The equivalence of propositions is justified by the truth table. In this case, the truth table is given below.
p  q  p→ q  ~q  ~p  ~q→ ~p  
T  T  T  F  F  T  
T  F  F  T  F  F  
F  T  T  F  T  T  
F  F  T  T  T  T 
Here,
The truth table of p→ q and ~q→ ~p are identical.
Therefore,
p→ q≡ ~q→ ~p.
Basic Laws of Logic
Equivalence  Name 
p∨¬p≡T p∧¬p≡F 
Laws of the excluded middle 
p∨F≡p p∧T≡p 
Identity laws 
p∨T≡T p∧F≡F 
Domination laws 
p∨p≡p p∧p≡p 
Idempotent Laws 
~ (~p)≡p  Double negation Laws Involution 
p∨q≡ q∨p p∧q≡ q∧p 
Commutative Laws 
(p∨q)∨r≡ p∨(q∨r) (p∧q)∧r≡ p∧(q∧r) 
Associative Laws 
p∧(q∨r)≡ (p∧q)∨(p∧r) p∨(q∧r)≡ (p∨q)∧(p∨r) 
Distributive Laws 
~(p∨q)≡~p∧~q ~(p∧q)≡~p∨~q 
DeMorgan’s Laws 
p∧(p∨q)≡p p∨(p∧q)≡p 
Absorption Laws 
p→q≡~p∨q  Law of Implication 
p→q≡~q→~p  Law of Contrapositive 
Basic Rule of Inference of Logic
Rule  Tautology  Name  Example 
p p → q ∴ q 
(p∧(p→ q))→q  Modus ponens (Direct)  
~q p → q ∴ ~p 
(~q∧(p→q))→~p  Modus Tollens (Indirect)  
p → q q → r ∴ p → r 
((p→q)∧(q→r))→(p→r) 
Hypothetical syllogism (Transitive) 

p∨ q ~p ∴ q 
((p∨ q)∧~p)→q  Disjunctive syllogism  
p ∴ p∨ q 
p→(p∨ q) q→ (p∨ q) 
Addition  
p∧ q ∴ p 
(p∧ q) →p (p∧ q)→q 
Simpliﬁcation  
p q ∴ p∧ q 
((p)∧ (q))→(p∧ q)  Conjunction  
p∨ q ~p∨ r ∴ q∨ r 
((p∨ q)∧ (~p∨ r))→(q∨ r)  Resolution 
Solved Examples
Example 1
Use De Morgan’s laws to express the negations
 “Mohan has a cellphone and he has a laptop computer”
 “Hari will go to the concert or Sita will go to the concert.”

Let p be “Mohan has a cellphone” and q be “Mohan has a laptop computer.” Then
“Mohan has a cellphone and he has a laptop computer” can be represented by
p∧q.
By the ﬁrst of De Morgan’s laws, it is
~(p∧q) is equivalent to ~p∨~q.
Consequently, we can express the negation of our original statement as
“Mohan does not have a cellphone or he does not have a laptop computer.”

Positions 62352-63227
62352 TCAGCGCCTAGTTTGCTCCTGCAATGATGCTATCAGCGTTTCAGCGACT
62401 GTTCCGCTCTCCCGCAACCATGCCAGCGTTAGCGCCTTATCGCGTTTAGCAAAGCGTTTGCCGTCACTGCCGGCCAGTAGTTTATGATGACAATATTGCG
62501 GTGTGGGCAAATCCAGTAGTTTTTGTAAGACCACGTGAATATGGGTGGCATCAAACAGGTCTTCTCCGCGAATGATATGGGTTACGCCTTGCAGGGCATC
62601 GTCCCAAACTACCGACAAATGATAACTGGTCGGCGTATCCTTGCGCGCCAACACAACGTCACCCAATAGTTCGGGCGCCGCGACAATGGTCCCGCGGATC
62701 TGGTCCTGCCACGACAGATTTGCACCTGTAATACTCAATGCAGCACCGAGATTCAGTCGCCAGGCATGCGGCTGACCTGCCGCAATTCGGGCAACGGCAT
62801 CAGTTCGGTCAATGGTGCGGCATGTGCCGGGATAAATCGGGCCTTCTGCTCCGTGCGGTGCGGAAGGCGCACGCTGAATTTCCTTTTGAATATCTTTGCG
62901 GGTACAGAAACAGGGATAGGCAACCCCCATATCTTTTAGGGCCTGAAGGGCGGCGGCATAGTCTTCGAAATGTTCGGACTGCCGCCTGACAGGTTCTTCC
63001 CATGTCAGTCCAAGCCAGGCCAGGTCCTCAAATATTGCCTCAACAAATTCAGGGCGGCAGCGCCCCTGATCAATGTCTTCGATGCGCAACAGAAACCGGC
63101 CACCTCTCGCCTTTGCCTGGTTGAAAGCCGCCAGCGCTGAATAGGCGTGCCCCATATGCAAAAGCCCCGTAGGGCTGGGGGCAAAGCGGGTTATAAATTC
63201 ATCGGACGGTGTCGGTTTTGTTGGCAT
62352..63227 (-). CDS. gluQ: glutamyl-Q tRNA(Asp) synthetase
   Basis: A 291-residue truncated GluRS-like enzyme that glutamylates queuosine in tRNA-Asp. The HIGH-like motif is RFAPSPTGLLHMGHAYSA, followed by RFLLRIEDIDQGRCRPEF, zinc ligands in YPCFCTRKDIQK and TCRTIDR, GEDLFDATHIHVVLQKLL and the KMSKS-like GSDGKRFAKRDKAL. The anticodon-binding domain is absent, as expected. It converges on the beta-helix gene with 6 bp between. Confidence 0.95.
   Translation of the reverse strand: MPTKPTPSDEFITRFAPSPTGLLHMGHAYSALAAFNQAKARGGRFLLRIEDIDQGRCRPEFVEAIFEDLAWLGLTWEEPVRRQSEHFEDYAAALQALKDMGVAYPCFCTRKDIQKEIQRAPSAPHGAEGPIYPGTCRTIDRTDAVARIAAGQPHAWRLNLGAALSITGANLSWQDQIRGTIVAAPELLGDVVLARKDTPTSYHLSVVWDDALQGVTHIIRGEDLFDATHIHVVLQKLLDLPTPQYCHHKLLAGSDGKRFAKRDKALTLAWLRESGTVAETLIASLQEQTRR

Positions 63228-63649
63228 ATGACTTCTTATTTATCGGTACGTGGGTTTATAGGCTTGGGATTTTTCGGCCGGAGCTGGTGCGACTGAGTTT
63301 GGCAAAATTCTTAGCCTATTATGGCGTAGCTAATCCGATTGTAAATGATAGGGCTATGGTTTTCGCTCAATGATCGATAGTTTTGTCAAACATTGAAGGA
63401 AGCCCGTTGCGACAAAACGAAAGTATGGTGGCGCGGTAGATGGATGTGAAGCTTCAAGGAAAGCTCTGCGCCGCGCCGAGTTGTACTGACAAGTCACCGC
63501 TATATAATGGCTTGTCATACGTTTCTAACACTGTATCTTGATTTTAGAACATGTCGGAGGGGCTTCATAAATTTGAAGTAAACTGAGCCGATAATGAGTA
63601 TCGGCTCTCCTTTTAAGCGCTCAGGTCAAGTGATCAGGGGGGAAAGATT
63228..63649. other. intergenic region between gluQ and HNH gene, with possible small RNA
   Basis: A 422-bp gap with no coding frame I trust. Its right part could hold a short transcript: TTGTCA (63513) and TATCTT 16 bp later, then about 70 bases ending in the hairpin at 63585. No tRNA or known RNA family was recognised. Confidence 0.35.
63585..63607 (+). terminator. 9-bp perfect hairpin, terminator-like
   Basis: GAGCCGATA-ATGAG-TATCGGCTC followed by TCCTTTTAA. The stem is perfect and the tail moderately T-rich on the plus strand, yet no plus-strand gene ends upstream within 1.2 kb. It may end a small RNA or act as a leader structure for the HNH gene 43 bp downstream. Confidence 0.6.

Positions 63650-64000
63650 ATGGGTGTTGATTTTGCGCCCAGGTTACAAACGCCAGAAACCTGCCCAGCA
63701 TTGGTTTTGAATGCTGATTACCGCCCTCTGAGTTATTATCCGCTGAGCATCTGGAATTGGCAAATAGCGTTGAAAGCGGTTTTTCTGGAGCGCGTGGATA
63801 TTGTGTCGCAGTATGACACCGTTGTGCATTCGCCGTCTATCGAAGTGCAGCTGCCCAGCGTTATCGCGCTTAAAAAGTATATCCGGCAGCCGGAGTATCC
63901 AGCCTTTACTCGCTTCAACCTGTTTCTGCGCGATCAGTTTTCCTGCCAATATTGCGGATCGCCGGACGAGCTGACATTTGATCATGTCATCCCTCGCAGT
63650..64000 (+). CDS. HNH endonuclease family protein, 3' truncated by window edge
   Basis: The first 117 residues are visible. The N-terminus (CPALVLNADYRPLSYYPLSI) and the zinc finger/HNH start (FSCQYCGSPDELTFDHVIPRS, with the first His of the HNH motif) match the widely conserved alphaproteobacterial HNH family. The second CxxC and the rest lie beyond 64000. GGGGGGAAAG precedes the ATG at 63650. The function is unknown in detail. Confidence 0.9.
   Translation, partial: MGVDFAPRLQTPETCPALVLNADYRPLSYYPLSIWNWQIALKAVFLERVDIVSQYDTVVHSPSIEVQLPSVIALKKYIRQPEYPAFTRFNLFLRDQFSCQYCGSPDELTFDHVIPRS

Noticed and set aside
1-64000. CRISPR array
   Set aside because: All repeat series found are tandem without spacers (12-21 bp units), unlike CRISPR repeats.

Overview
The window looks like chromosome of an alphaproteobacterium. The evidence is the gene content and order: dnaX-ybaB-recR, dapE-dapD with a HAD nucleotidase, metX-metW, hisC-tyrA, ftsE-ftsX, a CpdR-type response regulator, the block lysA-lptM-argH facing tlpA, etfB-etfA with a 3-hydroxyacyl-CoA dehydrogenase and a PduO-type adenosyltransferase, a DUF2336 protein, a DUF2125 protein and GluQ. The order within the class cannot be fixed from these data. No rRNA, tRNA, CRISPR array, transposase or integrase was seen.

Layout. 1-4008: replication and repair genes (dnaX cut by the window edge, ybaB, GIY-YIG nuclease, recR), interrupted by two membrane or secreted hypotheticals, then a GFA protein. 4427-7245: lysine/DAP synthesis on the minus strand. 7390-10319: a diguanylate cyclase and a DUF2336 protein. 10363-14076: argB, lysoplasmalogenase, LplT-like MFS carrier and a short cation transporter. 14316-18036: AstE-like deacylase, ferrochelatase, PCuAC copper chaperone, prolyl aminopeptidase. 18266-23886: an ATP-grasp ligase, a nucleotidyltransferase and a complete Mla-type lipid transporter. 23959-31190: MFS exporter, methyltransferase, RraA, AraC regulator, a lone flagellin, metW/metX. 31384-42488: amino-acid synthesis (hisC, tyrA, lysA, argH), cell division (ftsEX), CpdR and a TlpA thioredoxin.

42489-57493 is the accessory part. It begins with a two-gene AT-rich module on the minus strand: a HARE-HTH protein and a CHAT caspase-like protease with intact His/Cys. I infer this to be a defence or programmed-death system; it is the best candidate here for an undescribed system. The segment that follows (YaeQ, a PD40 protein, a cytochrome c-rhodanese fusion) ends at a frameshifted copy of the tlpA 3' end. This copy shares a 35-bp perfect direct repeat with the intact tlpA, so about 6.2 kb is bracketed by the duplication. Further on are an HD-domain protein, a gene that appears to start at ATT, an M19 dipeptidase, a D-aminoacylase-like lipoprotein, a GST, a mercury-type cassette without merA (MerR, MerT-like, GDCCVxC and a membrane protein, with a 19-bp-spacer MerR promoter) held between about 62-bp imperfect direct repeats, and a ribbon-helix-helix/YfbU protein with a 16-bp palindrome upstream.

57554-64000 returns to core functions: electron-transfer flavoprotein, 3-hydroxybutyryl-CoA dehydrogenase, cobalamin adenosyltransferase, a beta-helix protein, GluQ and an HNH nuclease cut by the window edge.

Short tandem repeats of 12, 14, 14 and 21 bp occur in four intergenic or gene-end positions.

Let r be “Hari will go to the concert” and s be “Sita will go to the concert.” Then
“Heather will go to the concert or Sita will go to the concert” can be represented by
r∨s.
By the second of De Morgan’s laws,
~(r∨s) is equivalent to ~r∧~s.
Consequently, we can express the negation of our original statement as
“Hari will not go to the concert and Sita will not go to the concert.”
Example 2

Prove that ~(p→q) ≡p∧~q
~(p→q)=~(~p∨q) Implication
Solution
or~(p→q)=p∧~q De Morgan’s 
Prove that ~(p ∨ (~p ∧ q)) ≡~p ∧~q
~(p∨(~p∧q)) =~p∧~(~p∧ q) De Morgan’s
Solution
or~(p∨(~p∧q)) =~p∧(p∨~q) De Morgan’s
or~(p∨(~p∧q)) = (~p∧p)∨(~p ∧~q)Distributive
or~(p∨(~p∧q)) =F∨(~p∧~q)Contradiction
or~(p∨(~p∧q)) =~p∧~q Identity 
Prove that (p ∧ q) → (p ∨ q) ≡~p ∧~q
(p∧q) → (p∨q) = (~p ∨~q) ∨ (p ∨ q)Implication and De Morgan’s
Solution
or(p∧q) → (p∨q) = (~p ∨ p) ∨ (~q ∨ q)
or(p∧q) → (p∨q) = T ∨ T Tautology
or(p∧q) → (p∨q) = T 
Prove that ~(~p∧q)˄(p∧q) ≡p
~(~p∧q)˄(p∧q) =(p˅~q)˄(p∧q)De Morgan’s
Solution
or~(~p∧q)˄(p∧q) =p˅(~q∧q)Distributive
or~(~p∧q)˄(p∧q) =p˅FContradiction
or~(~p∧q)˄(p∧q) =pIdentity  Prove that q∨¬(¬p∧q) is a Tautology
Solution
q∨¬(¬p∧q)= q∨ ¬(¬p∧q) orq∨¬(¬p∧q)= q∨ (p∨¬q) DeMorgan’s Law
orq∨¬(¬p∧q)= q∨(p∨¬q)
orq∨¬(¬p∧q)= (p∨¬q)∨q Associative Law
orq∨¬(¬p∧q)= (p∨¬q)∨q
orq∨¬(¬p∧q)= p∨(¬q∨q) Associative Law
orq∨¬(¬p∧q)= p∨T
orq∨¬(¬p∧q)= T Domination law